Nov 04 2012
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'Development of a vibrant sukuk market crucial for Islamic banks'
When the Islamic banks start operations, the deposit growth (or growth on the liability side) will be much higher than the anticipated growth in asset side and the Sharia-compliant banks will find it extremely difficult to invest their deposits, if there is a lack of Islamic debt instruments like sukuks in the financial system.
"In the initial years, the deposit growth will be phenomenal and a lot of money will come to Islamic banks, and they will be burdened with the challenge as to where to invest that fund. The availability of products where the banks will be able to invest immediately is rather limited.
"The growth will happen on the liability side much faster than on the asset side and there will be a problem in managing excess liquidity,- Khalid Yousaf, director of Islamic Finance Advisory Services at KPMG, told Times of Oman.
Yousaf, an expert in Islamic finance in the region, added that there are regulatory restrictions on banks to invest their money abroad (in Islamic financial institutions).
The Omani banks' foreign exchange exposure is limited to 40 per cent and there are restrictions on single exposure as well, he said.
"This is one of the challenges we have been trying to highlight to the Central Bank of Oman (CBO) and the Capital Market Authority (CMA).-
To resolve this problem, there is an urgent need to float sukuks or Islamic debt instruments.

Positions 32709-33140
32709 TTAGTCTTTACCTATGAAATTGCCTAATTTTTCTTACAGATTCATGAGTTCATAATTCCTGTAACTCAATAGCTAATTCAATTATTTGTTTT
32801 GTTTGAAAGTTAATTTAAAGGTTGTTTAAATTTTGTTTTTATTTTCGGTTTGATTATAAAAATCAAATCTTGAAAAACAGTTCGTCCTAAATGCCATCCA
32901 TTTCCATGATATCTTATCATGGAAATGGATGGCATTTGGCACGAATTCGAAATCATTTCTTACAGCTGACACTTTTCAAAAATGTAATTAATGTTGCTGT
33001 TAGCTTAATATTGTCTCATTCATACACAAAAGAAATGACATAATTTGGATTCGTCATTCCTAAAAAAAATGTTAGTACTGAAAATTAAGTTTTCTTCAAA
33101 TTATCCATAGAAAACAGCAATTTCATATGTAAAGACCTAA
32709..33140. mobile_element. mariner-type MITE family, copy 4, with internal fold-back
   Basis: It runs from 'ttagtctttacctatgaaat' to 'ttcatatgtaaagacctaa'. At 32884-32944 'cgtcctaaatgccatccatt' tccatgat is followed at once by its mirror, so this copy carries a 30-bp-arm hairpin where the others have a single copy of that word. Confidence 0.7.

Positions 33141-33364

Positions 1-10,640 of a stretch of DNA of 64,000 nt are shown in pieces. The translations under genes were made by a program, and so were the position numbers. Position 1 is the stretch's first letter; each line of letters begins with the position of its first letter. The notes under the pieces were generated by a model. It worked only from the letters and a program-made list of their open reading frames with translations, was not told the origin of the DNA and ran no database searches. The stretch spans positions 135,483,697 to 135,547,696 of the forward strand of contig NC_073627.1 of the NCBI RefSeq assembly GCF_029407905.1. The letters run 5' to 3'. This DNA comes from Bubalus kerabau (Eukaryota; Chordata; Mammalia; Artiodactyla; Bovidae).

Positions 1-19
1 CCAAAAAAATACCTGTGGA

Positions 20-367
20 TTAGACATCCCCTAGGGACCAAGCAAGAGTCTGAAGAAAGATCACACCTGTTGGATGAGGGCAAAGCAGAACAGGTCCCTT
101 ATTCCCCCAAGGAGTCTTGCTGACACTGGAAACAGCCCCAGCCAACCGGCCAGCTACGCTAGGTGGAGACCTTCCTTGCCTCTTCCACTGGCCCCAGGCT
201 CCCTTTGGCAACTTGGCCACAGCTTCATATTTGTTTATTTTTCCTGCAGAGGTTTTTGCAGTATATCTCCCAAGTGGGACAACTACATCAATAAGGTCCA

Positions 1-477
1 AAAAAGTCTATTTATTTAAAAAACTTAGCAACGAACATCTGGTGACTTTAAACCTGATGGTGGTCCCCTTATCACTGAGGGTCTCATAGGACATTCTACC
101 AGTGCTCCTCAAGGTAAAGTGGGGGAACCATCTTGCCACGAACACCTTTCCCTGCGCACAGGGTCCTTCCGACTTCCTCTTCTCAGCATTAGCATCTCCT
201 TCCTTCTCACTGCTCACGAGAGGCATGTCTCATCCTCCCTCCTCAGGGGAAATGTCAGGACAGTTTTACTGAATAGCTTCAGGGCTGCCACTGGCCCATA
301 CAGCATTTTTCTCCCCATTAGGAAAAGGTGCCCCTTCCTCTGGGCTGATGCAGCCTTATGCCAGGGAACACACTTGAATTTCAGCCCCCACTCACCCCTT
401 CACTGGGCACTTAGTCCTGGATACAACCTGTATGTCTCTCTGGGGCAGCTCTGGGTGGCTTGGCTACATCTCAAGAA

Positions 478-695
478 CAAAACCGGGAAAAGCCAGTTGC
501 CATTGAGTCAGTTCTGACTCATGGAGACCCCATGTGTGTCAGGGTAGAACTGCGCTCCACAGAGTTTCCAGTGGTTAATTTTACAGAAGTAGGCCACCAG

Yousaf said both capital market debt instruments like sukuk and Islamic banks should grow side by side.
"Otherwise, Islamic banks will have a problem. The only alternative is to leave that (deposit) money with the CBO, earning nothing. How long can they sustain their operations?- Yousaf asked.
Moreover, he said, some of the Islamic banks are taking their staff from the market paying a premium due to shortage of people and huge demand for Islamic banking professionals. "Somehow, they have to meet that expense in the long-term as efficiently as possible.
The only way to do that is to find other attractive opportunities where the money can be invested.
Developing a vibrant sukuk market is also important for government to raise money for funding infrastructure projects in a Sharia-compliant manner. "The government of Oman has got commitment to infrastructure projects in excess of $35 billion, which is more than 50 per cent of the country's gross domestic product (GDP). So far, the government has been able to meet those commitments through its own resources, thanks to high oil prices.
Of course, the oil production has also been increasing over the years. Now, what is available to the government (for funding these projects) is sukuk instrument. They can help divert liquidity available from Islamic banks into these infrastructure projects. By channelising the domestic money into infrastructure projects, the government can have a much more comfortable position in the market by having a reasonable leverage against the debt in a Sharia-compliant way.-
Yousaf expects the Islamic banks to have a 20 per cent market share in total banking assets by 2015, which is in line with the growth in Islamic banks in other GCC countries. As of now, the total banking assets in Oman are about $48 billion.
He said there is 14 per cent unbanked (those who did not open a bank account) people in Oman. This section comprises people like shepherds, fishermen and farmers (who live in remote villages and never had a need for a bank account) who just believe in cash and keep the cash under their mattresses.
This section, probably will not change their habits, and may not come to Islamic banks. "However, there will be a strong migration from conventional banks into Islamic banking. That is why seven (conventional) banks are planning window operations and only two fullfledged Islamic banks are coming. It is a defensive strategy of conventional banks.-
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